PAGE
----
While reading Caswell’s piece, what dawned upon me is just how selective history can be and how that selective history is more moreover socially constructed and imposed. I found the segment where she references the funding options that SAADA has to be especially disheartening. The fact that the government is not willing to fund projects, because they are not stories of the majority is a failure. It is due to their lack of support that minority cultures are largely exempt from history textbooks and educational materials. In turn, the absence of minority voices for so long has convinced minority communities that they’re stories are actually unimportant, which is certainly not the case.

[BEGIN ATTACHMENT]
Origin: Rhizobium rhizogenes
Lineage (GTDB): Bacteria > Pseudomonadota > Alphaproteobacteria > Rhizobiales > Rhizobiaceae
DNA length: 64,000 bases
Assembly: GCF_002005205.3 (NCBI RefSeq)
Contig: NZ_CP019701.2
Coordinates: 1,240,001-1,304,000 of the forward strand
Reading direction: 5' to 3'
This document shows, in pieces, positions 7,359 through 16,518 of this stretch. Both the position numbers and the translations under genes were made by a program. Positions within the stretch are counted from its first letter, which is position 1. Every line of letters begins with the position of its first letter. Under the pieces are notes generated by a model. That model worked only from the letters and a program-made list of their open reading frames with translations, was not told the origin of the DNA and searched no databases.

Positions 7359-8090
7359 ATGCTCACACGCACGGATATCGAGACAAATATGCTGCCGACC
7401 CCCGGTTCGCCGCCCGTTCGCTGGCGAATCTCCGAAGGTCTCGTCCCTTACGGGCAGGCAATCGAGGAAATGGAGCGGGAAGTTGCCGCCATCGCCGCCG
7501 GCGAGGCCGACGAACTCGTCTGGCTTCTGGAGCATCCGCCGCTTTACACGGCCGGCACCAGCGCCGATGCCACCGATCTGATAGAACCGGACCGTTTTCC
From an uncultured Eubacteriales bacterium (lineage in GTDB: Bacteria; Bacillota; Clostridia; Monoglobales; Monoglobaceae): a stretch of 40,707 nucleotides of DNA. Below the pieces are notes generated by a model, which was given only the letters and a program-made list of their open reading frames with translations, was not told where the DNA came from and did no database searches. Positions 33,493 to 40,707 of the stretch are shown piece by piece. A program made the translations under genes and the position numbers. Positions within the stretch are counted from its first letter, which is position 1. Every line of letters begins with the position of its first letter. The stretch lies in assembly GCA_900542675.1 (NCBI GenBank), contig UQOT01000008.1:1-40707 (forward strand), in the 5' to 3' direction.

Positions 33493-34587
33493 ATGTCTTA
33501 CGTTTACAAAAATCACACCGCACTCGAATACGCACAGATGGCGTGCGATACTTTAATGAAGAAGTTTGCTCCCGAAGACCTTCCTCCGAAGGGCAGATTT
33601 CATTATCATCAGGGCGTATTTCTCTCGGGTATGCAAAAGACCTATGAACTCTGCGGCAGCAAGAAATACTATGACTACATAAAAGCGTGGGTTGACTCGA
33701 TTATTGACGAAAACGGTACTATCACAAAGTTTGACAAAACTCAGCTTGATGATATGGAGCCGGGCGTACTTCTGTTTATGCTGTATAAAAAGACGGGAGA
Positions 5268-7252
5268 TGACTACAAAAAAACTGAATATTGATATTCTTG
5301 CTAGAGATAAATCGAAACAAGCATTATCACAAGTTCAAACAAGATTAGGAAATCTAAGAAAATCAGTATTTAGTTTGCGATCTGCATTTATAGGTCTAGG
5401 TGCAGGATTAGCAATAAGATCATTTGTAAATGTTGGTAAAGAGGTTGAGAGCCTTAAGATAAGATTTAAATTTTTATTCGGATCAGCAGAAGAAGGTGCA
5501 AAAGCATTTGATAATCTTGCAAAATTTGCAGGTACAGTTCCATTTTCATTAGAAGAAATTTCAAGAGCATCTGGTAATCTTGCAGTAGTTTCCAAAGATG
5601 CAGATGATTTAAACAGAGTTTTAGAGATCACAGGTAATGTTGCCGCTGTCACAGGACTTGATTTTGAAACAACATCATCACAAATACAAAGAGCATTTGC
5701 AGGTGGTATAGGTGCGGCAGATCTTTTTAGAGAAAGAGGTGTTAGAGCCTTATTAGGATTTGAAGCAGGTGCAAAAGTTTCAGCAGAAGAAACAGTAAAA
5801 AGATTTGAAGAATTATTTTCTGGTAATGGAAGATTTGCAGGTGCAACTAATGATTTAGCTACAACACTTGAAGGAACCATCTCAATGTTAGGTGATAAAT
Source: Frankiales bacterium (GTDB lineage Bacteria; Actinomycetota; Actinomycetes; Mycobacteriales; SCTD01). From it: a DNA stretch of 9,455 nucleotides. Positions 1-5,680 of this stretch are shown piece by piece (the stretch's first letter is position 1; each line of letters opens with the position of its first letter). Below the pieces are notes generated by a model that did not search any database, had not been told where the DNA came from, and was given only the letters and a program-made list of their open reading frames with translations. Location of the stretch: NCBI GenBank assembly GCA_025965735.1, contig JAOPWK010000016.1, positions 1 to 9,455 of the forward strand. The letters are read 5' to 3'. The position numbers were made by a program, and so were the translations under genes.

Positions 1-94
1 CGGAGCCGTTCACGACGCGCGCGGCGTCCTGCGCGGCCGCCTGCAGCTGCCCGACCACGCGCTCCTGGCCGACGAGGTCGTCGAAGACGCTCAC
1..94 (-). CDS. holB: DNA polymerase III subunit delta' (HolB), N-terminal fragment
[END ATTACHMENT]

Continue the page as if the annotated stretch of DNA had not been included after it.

Another thing that this piece brought to my mind is all of the things that are omitted from the majority’s history, beyond that of just minority voices. Up until recently, Christopher Columbus was always regarded as the founder of America when: one, there were plenty of other people here before him; two, he wasn’t the first nonindigenous person to discover it either; and three, he was just a generally horrible person all around. And even with that litany of imperfections, I’m sure history books still document him as a great man, which brings me to another point that the article raised for me. In most schools, science is regarded as the ever-changing discipline and therefore must have new books whenever possible, but history is considered constant when, in actuality, new discoveries in history are always being made. When confronted with that reality, the choice that society must consider is how to alter the records of that person, institution, etc. given new findings. Should Andrew Jackson be taken from the twenty-dollar bill? In my opinion, probably. Should he be less incorporated into history books because of his transgressions? In my opinion, probably not. He did awful things but that doesn’t change his importance in American history. He should be presented holistically, though, and not as a crusader of the American way. These issues are playing out on our campus, too. The events with Silent Sam and Saunders Hall have raised issues about revising our view of UNC’s history. But something to consider is whether changing the name of a building or tearing down a monument is going to give voice to minorities’ history, like Caswell would advocate, or are those actions just polishing the image of a pristine, progressive-thinking university in the same way that Columbus was molded into the heroic founder of America?